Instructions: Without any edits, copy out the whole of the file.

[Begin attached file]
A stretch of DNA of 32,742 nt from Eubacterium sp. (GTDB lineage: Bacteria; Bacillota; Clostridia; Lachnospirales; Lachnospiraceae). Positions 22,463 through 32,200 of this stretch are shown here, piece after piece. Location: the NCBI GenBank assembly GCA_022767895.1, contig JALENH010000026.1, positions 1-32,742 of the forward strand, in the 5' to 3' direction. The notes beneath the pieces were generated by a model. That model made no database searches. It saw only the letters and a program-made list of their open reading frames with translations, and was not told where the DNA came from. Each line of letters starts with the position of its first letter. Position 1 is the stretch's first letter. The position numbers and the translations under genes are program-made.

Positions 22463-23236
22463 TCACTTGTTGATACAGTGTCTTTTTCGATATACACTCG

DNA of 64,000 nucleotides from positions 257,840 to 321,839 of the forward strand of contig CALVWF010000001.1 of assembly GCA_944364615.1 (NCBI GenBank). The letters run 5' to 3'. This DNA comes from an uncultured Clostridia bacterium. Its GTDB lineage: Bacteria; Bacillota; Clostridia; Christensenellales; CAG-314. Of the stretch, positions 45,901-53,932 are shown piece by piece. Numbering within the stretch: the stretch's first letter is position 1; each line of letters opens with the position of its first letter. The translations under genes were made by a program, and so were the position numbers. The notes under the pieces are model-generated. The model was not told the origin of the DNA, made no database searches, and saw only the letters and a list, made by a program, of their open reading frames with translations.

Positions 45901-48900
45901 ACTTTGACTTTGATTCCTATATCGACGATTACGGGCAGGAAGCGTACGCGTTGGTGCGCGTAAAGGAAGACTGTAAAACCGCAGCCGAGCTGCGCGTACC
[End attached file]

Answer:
A stretch of DNA of 32,742 nt from Eubacterium sp. (GTDB lineage: Bacteria; Bacillota; Clostridia; Lachnospirales; Lachnospiraceae). Positions 22,463 through 32,200 of this stretch are shown here, piece after piece. Location: the NCBI GenBank assembly GCA_022767895.1, contig JALENH010000026.1, positions 1-32,742 of the forward strand, in the 5' to 3' direction. The notes beneath the pieces were generated by a model. That model made no database searches. It saw only the letters and a program-made list of their open reading frames with translations, and was not told where the DNA came from. Each line of letters starts with the position of its first letter. Position 1 is the stretch's first letter. The position numbers and the translations under genes are program-made.

Positions 22463-23236
22463 TCACTTGTTGATACAGTGTCTTTTTCGATATACACTCG

DNA of 64,000 nucleotides from positions 257,840 to 321,839 of the forward strand of contig CALVWF010000001.1 of assembly GCA_944364615.1 (NCBI GenBank). The letters run 5' to 3'. This DNA comes from an uncultured Clostridia bacterium. Its GTDB lineage: Bacteria; Bacillota; Clostridia; Christensenellales; CAG-314. Of the stretch, positions 45,901-53,932 are shown piece by piece. Numbering within the stretch: the stretch's first letter is position 1; each line of letters opens with the position of its first letter. The translations under genes were made by a program, and so were the position numbers. The notes under the pieces are model-generated. The model was not told the origin of the DNA, made no database searches, and saw only the letters and a list, made by a program, of their open reading frames with translations.

Positions 45901-48900
45901 ACTTTGACTTTGATTCCTATATCGACGATTACGGGCAGGAAGCGTACGCGTTGGTGCGCGTAAAGGAAGACTGTAAAACCGCAGCCGAGCTGCGCGTACC